While this haphazard approach to learning music may be fine for an already developed player, it is deadly to the beginner. At the very least, it slows down progress. At worst, it will prevent learning altogether. No, a systematic, step by step approach is best-an approach that progresses from one technical achievement to another, each one building upon the last- and all of it teaching the fundamental principles of guitar technique along the way.
This is the aim of "The GuitarPrinciples Path: Level One" . It will provide that structure so necessary to the beginning student. Excursions into other musical material can be more safely undertaken once the foundation has been established.
It has always been my contention that the student should be enabled to create a musical experience for themselves as soon as possible, and that means as soon as the basics of mechanical functioning have been covered, and the building of solid technique is underway.
"The Principles" serve the purpose of building that solid technique, "The GuitarPrinciples Path: Level One- Chords & Rhythm" will bring that first musical experience to the student, while at the same time building on, and expanding upon, the technical foundation begun in "The Principles".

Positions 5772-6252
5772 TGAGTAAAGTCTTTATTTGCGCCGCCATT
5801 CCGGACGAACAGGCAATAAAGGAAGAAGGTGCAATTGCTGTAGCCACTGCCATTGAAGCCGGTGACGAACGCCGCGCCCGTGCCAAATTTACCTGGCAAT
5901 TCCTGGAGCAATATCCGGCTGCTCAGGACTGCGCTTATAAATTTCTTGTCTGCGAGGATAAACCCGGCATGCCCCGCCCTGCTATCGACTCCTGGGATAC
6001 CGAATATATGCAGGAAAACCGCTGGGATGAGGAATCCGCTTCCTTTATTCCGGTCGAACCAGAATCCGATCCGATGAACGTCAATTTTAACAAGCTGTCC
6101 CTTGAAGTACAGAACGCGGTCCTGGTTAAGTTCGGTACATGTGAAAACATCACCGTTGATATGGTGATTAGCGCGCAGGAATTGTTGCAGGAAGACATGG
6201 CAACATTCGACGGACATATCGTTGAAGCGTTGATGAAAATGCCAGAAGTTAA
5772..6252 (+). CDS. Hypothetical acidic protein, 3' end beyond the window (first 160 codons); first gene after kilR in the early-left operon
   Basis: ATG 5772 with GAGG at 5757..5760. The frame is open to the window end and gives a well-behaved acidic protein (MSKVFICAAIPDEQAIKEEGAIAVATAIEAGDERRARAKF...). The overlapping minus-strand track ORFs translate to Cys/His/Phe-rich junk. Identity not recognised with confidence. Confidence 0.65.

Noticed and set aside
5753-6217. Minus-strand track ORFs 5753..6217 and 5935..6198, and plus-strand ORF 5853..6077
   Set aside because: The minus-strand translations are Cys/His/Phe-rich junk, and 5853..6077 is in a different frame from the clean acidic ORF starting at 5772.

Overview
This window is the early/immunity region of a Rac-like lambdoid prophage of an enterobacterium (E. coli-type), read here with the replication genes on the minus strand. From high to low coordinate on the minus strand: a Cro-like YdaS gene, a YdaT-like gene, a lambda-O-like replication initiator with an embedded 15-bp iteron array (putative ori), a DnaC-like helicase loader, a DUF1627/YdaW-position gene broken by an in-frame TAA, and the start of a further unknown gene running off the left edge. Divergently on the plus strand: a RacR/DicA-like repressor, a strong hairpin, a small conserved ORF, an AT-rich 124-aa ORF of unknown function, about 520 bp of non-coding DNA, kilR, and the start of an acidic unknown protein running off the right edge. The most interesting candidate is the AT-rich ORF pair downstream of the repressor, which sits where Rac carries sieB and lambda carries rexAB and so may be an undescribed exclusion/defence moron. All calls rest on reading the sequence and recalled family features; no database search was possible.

"The Path: Level One" is in two parts: Chords and Rhythm. In the section on chords, we begin with the chords in the key of G. They are the easiest to learn, and even they should be learned in an order that is dictated by physical considerations first, then musical ones. There's time enough for playing all the music in the world once we can actually get our fingers to do what we want!
But we don't have to wait to play music, as you will see. In the chord section of "The Path: Level One", we learn chords in a way that makes it possible to avoid the biggest pitfall that all "chord learners" fall into, the one that makes them say "I've been playing guitar for six months. I know lots of chords, but I can't switch them smoothly enough to play a song".
We begin by learning a chord that anyone can do, and a song that needs only one chord. We then move on to a full G chord, and instead of learning a C or D chord next (as would usually be done), we learn to switch smoothly into an E minor chord, because that is easier to do. We will also use this chord change to learn some very important principles of left hand functioning on the guitar, principles that will be a powerful part of your technique throughout your playing lifetime: left hand movement "with support" and "without support". These concepts are directly related to what is being learned and reinforced in "The Principles" and by practicing the "Foundation Exercises" therein.